BA Parent IAG Says Taking Stake in AMR Is ‘Not on the Table’

ICA Group SA Chairman Antonio Vazquez
Antonio Vazquez, chairman of International Consolidated Airlines Group SA, right. Photographer: Denis Doyle/Bloomberg

International Consolidated Airlines Group SA said there are no plans to take a stake in ally AMR Corp., parent of American Airlines, after the U.S. company’s bankruptcy filing made it a potential takeover target.

“For the time being it’s not on the table,” IAG Chairman Antonio Vazquez said in an interview. “I don’t think a minority stake right now makes sense because the company is going through a totally different process. It’s not a question of equity.”

AMR must move quickly to secure $2 billion in cost cuts and fend off potential suitors, Chief Executive Officer Tom Horton said this month. Vazquez said yesterday that while there has been “a lot of noise” about IAG taking a stake in the third-largest U.S. carrier, that’s not an issue.

“The management of American Airlines is leading this process and they know very well what they have to do,” Vazquez said in London. “I don’t think there’s a question from our side of disrupting any process, and they are doing very well.”

AMR, which filed for Chapter 11 protection on Nov. 29, is right to opt for restructuring under bankruptcy and will emerge stronger, the executive said.

“It’s a way of refurbishing,” Vazquez said. “It’s the right thing. We hope that they’ll get through the process and they’ll get what they want and I think that we’re going to get a very solid partner the day after the process finishes.”

Stand-Alone Future

AMR, which plans 13,000 job cuts, has said it wants to exit Chapter 11 in 2012 and expects to do so independently. That would mean dodging potential bids from Delta Air Lines Inc. and US Airways Group Inc. David Bonderman’s TPG Capital, which like AMR is based in Fort Worth, Texas, also has studied whether to invest, people familiar with the matter have said.

“We are laser focused on continuing to deliver for our customers and proceeding through the well-defined Chapter 11 process,” an AMR spokesman, Sean Collins, said in a statement in response to Vazquez’s comments. “It is clear that we have the ability to create significant value and strengthen our foundation for long-term success.”

IAG, formed last year from a merger of British Airways with Spain’s Iberia, is “very supportive” of AMR’s turnaround plan and “very optimistic” about the outcome, Vazquez said. He declined to say whether London-based IAG had been approached by TPG about forming a bid group.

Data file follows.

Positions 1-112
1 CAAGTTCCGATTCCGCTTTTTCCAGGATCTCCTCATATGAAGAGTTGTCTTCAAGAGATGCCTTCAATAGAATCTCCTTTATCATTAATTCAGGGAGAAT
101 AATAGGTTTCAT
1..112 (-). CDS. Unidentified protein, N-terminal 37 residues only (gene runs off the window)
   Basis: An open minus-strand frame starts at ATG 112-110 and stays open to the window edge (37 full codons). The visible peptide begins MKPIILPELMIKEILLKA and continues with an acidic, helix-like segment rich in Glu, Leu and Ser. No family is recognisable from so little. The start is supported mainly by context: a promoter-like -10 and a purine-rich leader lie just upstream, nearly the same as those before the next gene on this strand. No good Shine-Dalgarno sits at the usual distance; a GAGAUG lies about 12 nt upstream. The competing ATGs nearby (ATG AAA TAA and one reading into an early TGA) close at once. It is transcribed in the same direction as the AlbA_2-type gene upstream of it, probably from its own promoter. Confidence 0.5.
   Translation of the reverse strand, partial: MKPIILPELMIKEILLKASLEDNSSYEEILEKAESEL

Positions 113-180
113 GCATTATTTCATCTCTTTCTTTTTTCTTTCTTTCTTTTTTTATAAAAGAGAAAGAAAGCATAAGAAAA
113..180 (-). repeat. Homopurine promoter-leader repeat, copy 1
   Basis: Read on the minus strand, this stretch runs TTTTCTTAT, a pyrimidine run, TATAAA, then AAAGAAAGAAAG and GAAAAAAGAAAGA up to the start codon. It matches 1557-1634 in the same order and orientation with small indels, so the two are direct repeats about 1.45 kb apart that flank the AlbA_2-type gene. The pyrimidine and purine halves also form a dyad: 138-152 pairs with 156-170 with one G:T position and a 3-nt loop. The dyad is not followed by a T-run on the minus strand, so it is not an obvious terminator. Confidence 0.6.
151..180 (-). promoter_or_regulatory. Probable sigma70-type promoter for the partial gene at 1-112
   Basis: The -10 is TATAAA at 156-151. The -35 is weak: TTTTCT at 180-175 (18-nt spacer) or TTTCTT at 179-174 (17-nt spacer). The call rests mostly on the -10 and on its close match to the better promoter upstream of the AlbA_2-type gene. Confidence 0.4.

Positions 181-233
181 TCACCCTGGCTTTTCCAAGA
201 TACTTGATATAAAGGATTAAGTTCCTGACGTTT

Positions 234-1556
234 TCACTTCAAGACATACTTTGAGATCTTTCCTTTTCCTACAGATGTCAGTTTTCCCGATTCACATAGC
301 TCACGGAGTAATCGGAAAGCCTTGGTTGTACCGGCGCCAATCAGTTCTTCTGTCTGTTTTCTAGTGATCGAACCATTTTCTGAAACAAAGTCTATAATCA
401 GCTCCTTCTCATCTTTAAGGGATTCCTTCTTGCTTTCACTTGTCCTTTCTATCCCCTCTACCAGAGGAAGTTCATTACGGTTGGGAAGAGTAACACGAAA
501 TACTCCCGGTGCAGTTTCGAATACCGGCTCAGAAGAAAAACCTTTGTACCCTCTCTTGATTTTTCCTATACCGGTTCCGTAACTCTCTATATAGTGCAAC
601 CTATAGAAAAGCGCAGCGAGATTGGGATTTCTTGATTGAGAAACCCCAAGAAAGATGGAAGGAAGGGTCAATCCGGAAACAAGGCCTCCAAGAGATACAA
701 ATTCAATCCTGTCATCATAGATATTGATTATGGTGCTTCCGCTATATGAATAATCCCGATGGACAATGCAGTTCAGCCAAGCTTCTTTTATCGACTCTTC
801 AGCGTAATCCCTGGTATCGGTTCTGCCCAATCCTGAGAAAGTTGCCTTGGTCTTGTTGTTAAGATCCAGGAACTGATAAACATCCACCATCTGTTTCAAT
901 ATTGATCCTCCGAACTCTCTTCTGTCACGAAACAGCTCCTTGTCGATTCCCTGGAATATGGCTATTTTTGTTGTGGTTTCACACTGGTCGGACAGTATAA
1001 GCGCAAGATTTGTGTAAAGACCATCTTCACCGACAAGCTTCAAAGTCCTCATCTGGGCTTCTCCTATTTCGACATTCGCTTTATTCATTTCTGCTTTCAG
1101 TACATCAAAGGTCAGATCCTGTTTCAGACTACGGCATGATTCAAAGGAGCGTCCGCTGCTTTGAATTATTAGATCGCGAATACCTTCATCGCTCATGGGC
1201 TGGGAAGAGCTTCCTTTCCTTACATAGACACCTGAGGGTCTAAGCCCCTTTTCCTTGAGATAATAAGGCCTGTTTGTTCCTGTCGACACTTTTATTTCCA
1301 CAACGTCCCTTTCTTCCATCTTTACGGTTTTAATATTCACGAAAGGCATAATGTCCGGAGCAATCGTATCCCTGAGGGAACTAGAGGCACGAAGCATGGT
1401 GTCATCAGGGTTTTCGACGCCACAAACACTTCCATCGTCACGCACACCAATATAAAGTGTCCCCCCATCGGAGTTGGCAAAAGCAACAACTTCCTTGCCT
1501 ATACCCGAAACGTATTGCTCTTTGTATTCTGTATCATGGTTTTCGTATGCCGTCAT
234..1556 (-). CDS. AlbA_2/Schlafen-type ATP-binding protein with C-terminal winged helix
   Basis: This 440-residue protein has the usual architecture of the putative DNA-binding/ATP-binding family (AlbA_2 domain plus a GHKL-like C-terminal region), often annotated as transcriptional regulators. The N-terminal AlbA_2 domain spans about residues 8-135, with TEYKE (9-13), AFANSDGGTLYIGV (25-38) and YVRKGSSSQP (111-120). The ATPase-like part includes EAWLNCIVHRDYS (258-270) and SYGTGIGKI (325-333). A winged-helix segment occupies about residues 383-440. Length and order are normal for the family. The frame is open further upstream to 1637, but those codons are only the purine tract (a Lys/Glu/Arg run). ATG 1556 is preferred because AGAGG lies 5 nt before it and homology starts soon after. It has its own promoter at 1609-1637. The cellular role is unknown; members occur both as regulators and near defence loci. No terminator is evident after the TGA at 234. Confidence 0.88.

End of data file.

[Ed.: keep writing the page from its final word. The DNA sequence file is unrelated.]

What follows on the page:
Oneworld Members

AMR is a founding member of the Oneworld alliance that includes British Airways and Iberia. American and BA coordinate flights between London Heathrow and New York’s Kennedy airport, with trips so frequent at some times of day that AMR’s Horton has likened the venture to a trans-Atlantic shuttle service.

“I wouldn’t say buying a minority stake is going out of fashion but, it’s the kind of move that airlines are more reluctant to make with oil at $100 a barrel,” said Douglas McNeill, a transport analyst at Charles Stanley in London, who recommends buying IAG stock. “They have got to think very carefully about how you keep your cash.”

British Airways has invested in the U.S. before, having acquired a 21 percent stake in US Airways in 1993 before selling the holding in 1997 to pursue the alliance with AMR.


IAG is optimistic about prospects for its own bid for Deutsche Lufthansa AG’s U.K.-based BMI unit, Vazquez said. European Union regulators will rule on the takeover by March 16, according to a filing on Feb. 13.

“We do believe that we have a good business case and it makes a lot of sense,” Vazquez said, adding that IAG doesn’t expect to have to offer concessions to regulators over the improved position the deal would deliver at Heathrow, given the dominance of rival carriers in their own hubs.

There is no sale process as yet for Portugal’s state-owned TAP SGPS SA, in which IAG has declared an interest, he said.

IAG fell as much as 2.8 pence today and was trading 2.4 percent lower at 169 pence as of 3 p.m. in London, paring gains this year to 15 percent and valuing the company at 3.14 billion pounds ($4.9 billion). AMR, which no longer trades on the stock exchange, was priced 1.8 percent lower at 53 cents.

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